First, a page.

Things in the West have become so bad that one has to start wondering whether there really is a systemic antagonism at all. Given that the Russian decline into authoritarianism has been going on for at least 20 years, it is rather surprising that its “battle with democracies” is being discovered only now. To put it in slightly polemic terms: what exactly is wrong with a Russian oligarch from the perspective of an American plutocrat? More than half of the members of the US Congress are millionaires. More than 50 have a net worth of more than $50 million (opensecrets.org). And then there are the billionaires. Do the likes of Murdoch, Koch, Mercer, or Schwarzman really wield so much less political influence than Russian oligarchs? Hasn't the US long ago reached a point where an appropriate re-framing of Lincoln's famous quote is government “of the 1%, by the 1%, for the 1%” (Stiglitz 2011)? In fact, rigorous empirical research has confirmed already years ago that the preferences of economic elites best explain policy outcomes in the US while “the preferences of the average American appear to have only a minuscule, near-zero, statistically non-significant impact upon public policy” (Gilens/Page 2014: 575).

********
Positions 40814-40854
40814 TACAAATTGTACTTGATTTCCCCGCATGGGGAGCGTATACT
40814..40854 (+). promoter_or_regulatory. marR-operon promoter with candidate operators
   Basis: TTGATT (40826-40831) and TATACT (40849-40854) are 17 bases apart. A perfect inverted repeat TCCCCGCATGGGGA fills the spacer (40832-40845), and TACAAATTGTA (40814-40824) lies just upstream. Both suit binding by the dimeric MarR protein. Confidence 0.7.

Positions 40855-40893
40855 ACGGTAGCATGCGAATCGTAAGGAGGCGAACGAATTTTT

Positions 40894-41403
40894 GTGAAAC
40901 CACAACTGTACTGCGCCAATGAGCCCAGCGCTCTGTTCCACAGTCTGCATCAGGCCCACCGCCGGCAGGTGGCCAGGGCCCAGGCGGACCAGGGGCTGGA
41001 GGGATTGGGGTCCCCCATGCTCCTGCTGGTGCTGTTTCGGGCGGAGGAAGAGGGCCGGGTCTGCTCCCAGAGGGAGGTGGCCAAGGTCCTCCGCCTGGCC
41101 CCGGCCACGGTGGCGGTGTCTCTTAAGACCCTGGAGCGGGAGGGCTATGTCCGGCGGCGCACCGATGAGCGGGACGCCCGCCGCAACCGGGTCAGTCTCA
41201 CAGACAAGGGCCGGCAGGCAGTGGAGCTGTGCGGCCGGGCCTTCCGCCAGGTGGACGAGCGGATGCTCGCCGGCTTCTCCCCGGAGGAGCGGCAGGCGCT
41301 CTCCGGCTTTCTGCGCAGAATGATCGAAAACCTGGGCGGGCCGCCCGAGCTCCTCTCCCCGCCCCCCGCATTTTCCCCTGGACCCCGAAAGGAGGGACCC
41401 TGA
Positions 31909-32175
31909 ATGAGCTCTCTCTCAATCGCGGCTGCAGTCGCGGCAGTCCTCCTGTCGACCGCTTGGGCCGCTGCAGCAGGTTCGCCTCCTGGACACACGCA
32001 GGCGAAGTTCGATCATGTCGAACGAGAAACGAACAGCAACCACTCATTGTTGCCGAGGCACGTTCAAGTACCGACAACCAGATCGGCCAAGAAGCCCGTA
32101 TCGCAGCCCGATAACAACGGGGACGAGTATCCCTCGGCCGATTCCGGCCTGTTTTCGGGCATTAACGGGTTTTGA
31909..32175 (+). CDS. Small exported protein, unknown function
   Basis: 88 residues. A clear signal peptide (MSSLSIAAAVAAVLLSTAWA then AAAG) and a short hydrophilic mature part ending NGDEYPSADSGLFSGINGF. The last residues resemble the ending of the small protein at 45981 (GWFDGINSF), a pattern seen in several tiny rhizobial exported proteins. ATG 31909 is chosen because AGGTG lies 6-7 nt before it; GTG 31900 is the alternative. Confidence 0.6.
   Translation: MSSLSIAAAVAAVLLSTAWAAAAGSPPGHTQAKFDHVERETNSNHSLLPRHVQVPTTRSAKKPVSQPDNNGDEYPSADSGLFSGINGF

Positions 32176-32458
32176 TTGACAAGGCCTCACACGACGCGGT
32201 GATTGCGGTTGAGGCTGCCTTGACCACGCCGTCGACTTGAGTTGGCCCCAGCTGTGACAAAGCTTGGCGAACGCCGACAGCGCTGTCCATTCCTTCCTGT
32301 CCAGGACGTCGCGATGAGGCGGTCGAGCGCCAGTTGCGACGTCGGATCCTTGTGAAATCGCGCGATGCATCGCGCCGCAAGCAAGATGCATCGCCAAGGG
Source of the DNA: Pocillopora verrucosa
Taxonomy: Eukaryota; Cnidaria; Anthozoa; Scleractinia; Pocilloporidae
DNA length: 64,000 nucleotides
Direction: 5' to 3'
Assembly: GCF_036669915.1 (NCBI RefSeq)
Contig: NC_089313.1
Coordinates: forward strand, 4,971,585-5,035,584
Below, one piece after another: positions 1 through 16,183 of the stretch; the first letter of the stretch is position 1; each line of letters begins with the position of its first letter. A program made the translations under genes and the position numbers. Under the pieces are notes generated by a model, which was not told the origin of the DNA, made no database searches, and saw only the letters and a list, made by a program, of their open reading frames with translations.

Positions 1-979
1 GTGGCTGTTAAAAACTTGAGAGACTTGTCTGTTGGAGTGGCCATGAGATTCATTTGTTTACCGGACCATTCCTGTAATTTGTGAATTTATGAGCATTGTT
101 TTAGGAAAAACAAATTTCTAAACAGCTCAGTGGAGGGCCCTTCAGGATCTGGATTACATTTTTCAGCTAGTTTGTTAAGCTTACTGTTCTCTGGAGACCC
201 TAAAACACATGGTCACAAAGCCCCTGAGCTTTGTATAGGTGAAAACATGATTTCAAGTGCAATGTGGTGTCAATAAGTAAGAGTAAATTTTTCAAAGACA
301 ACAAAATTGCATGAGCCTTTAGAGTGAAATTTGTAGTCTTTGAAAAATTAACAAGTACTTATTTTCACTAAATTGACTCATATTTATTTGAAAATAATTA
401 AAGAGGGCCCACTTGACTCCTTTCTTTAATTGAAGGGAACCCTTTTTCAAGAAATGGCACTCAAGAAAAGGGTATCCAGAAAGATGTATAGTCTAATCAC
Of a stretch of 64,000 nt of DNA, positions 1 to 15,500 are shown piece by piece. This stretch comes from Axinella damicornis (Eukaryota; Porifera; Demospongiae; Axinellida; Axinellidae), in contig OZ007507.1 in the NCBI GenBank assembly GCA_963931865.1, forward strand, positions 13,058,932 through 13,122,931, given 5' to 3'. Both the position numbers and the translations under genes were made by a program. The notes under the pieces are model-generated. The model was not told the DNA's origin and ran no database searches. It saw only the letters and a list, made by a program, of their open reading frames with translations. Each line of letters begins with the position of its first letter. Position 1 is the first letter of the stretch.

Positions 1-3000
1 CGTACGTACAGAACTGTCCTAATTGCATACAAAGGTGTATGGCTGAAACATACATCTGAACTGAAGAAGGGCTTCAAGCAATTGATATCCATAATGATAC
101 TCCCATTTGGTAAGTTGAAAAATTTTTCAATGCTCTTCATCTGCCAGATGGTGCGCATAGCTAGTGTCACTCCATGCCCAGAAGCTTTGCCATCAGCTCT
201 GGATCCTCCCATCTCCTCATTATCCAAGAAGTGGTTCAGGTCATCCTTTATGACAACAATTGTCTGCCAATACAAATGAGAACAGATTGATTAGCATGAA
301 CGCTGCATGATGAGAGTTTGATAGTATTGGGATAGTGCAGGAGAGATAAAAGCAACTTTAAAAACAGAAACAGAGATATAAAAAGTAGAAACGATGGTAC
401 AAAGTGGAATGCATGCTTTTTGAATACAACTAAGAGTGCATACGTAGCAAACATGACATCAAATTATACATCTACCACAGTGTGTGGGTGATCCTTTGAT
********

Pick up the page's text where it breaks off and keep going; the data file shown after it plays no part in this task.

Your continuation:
Hasn't exactly this feeling of disenfranchisement made the presidency of Donald Trump possible? It is deeply ironic that Trump himself (and significant parts of the US Republican party) certainly do not see a systemic antagonism. To the contrary: The rhetoric, the topics, the ideas are terrifyingly similar (Reich 2022). Consider Trump’s fascination with the “genius” Putin – shared by many US Republicans even in the face of the ongoing war. From Trump's perspective, the “Russian Way” (an outlandishly rich, authoritarian leader closely cooperating with cronies and loyal oligarchs, implementing aggressive domestic policies against opponents combined with the occasional scapegoating of minorities and external aggression) is a perfectly viable way to moderate declining prosperity, rising inequality, and the increasing concentration of power in the hands of a few. Conversely, it seems rather likely that Putin would subscribe to the idea that in Ukraine, he is actually in the business of “making Russia great again (MARGA)”. Is it possible that Russia was not framed as a systemic antagonist for so long because the maladies of at least some Western democracies were developing in the same direction as Russia's pathologies?